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I am designing a circuit that has a voltage regulator supplying several ICs. The voltage regulator, sensor, and communication module all recommend capacitors from VDD to Ground (1µF, 100nF and 100nF respectively).

My understanding is that these capacitors will all be in parallel. If these devices are all within a few mm of each other, can I roll all the capacitors into one (1.2µF) capacitor from VDD to ground?

Communication Module requires 100nF cap

Sensor Requires 100nF cap

Voltage Regulator requires 1uF cap

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    \$\begingroup\$ Smple answer : Yes. \$\endgroup\$ Oct 14, 2020 at 18:32
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    \$\begingroup\$ Chances are it will work fine with 1 uF cap and omitting the two 0.1uF caps. But, caps are cheap. I would just put all three caps in, and place them as close as I can to the IC pins. Consider placing the caps on the opposite side of the PCB if it allows the cap GND to get much closer to chip GND. Put the via to the plane close to the IC and close to the cap. \$\endgroup\$
    – mkeith
    Oct 15, 2020 at 4:11
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    \$\begingroup\$ Depends on your di/dt of the load (and sources if switch mode) and the ESR and ESL of your capacitors. Have you tried to simulate it with parasitics included? \$\endgroup\$
    – winny
    Oct 15, 2020 at 9:55
  • \$\begingroup\$ @winny Ok so if there is a lot of current spikes and drops, then there is more need for local caps. \$\endgroup\$
    – Luminaire
    Oct 16, 2020 at 17:37
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    \$\begingroup\$ Pretty much yes. If you have a good multilayer layout with multiple sandwiched Vcc and GND planes, the local part becomes less important. If you can spare the space, keep them as local as possible. \$\endgroup\$
    – winny
    Oct 17, 2020 at 8:05

3 Answers 3

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For a low-frequency system like you’re working on, the value of the bypass cap is less important. Generally, for non-critical designs some bulk cap at the power supply entry combined with 0.1uF caps at the device pins is enough. The bulk provides input noise rejection for ripple, while the per-pin bypass shunts switching noise locally at the IC. Different tools for different jobs.

Rules of thumb for high-frequency pin bypass:

  • If you don't know what you're doing, just stick with one value for the pins (0.1uF.)
  • If you know a little, and you have a higher-performance design, use > 10x decades to avoid anti-resonance (1uF, 0.1uF, 1000pF for example)
  • Always place the smaller values closest to the pin to minimize inductance and loop area.
  • Sensitive analog pins can also benefit from a series ferrite.

Bypass Design Resources

I have a few free go-tos that I've found useful for designing power network bypassing.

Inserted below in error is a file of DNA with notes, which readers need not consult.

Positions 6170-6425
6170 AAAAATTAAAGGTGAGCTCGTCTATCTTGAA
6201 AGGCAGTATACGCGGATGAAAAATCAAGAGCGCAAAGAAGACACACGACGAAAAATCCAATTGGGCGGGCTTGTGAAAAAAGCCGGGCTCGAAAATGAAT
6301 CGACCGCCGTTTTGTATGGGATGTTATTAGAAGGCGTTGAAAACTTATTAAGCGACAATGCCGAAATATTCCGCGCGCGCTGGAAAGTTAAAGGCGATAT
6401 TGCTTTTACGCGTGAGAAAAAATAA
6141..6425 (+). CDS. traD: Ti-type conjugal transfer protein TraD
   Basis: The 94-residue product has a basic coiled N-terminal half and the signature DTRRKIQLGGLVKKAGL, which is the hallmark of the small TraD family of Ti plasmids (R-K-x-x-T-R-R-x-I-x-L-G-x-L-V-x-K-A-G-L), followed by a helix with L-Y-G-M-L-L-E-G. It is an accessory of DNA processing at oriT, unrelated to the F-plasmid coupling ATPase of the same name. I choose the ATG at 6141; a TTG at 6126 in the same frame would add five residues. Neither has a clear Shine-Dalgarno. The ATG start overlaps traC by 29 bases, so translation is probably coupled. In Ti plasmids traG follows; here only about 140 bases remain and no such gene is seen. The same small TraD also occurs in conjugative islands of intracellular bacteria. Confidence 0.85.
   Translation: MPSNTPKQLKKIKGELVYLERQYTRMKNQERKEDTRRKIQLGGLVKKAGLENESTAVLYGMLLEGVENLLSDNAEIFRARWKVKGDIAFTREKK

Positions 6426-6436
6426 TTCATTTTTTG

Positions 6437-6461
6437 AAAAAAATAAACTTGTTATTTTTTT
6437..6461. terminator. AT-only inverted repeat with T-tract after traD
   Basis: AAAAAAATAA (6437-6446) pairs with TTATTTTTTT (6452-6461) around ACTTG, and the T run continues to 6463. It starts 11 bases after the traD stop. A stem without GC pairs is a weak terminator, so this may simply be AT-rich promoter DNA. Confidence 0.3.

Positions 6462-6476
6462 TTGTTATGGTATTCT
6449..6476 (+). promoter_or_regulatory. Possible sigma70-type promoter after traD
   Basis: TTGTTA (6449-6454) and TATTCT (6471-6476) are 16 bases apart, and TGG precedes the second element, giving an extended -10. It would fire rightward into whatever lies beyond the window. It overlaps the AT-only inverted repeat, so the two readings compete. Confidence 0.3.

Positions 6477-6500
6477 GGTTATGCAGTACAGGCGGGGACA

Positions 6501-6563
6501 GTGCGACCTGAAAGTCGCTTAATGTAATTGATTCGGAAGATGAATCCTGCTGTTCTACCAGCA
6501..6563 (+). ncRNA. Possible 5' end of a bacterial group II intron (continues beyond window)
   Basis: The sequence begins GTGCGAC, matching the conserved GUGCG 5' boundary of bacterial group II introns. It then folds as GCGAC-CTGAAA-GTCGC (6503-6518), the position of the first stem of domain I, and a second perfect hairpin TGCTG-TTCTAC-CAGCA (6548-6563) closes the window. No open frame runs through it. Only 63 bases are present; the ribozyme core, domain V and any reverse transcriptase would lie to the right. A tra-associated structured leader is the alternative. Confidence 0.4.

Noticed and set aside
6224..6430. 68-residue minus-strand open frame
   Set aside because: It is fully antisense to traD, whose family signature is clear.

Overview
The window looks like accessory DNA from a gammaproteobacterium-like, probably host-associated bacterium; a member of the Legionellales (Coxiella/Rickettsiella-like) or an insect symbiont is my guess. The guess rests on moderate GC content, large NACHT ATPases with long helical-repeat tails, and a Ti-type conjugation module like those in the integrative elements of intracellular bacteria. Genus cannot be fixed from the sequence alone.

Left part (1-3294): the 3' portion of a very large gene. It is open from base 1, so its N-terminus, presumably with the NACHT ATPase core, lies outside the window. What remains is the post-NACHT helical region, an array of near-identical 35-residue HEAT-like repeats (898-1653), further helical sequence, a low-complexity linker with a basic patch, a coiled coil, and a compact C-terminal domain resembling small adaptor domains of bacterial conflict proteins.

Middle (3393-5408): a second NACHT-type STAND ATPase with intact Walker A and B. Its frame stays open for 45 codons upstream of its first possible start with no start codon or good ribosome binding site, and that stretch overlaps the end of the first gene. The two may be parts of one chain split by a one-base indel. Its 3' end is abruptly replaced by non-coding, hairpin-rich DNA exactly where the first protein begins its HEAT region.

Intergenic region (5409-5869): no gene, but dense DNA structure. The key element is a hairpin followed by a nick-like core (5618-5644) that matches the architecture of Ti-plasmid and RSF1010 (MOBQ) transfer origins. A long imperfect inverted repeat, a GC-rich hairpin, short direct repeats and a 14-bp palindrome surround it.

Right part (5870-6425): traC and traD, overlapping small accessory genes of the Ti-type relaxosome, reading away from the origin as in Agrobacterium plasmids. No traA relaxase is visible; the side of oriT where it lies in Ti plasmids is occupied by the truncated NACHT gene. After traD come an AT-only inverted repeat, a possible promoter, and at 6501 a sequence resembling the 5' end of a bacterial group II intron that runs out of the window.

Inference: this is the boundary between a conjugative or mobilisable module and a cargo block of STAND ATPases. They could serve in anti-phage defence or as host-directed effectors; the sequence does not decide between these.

Here’s a Murata guide to noise suppression that is pretty comprehensive. https://www.murata.com/~/media/webrenewal/support/library/catalog/products/emc/emifil/c39e.ashx It covers caps, ferrites and other suppression types.

Murata's SimSurfing is very useful for showing passives parameters. Try it here: https://ds.murata.co.jp/simsurfing/index.html?lcid=en-us. They don't have a mode that shows combined responses however.

The Kemet KSIM tool does let you try out mixed values. It was pretty buggy, but it's been overhauled recently. Try it here: https://ksim3.kemet.com/capacitor-simulation

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  • \$\begingroup\$ Interesting so the bypass pins are having a local effect that requires them to be near the device pins, it's not just about the total capacitance of the pin's net? \$\endgroup\$
    – Luminaire
    Oct 16, 2020 at 17:34
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    \$\begingroup\$ Yes, because the distance from the pin increases the overall inductance and loop area. The added inductance reduces the effectiveness of the cap. The Murata doc goes into this in more detail. \$\endgroup\$ Oct 16, 2020 at 18:06
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I'd ask myself what I know that the manufacturer doesn't. Different size capacitors have varying frequency dependent impedances. The combination will give better filtering than one big fellah.

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  • \$\begingroup\$ Great point, so I guess they aren't looking just at the capacitance of the line per se, but of specific filtering characteristics, so I can't just lump them together. \$\endgroup\$
    – Luminaire
    Oct 14, 2020 at 18:26
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Tiny SMT caps can be placed very close to the IC leadframe.

The leadframe will always have residual inductancee, because the internal bits of metal are NON_ZERO in size.

And onchip capacitances can vary from low picoFarads (small logic or analog ICs) between VDD and Ground, up to many nanoFarads of inherent onchip (well_substrate and gate_oxide_to_bulk) capacitances.

For quality bypassing, you need some losses in the external (non_silicon) capacitors.

Using Rdampen = sqrt(L /C) for 2nH and 2,000pF (2nF), you can see you need 1 ohm loss within the circulating_energy path. That is not at all likely in the external capacitors.

However ----- the onchip circulating_energy path includes SUBSTRATE LOSSES.

Thus the onchip path, which will be in parallel with the external resonant paths, is crucial in minimizing ringing.

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  • \$\begingroup\$ I see, so if I lump all of my capacitors into one, that would create a long path to the capacitors which is not ideal for ringing? \$\endgroup\$
    – Luminaire
    Oct 16, 2020 at 17:33

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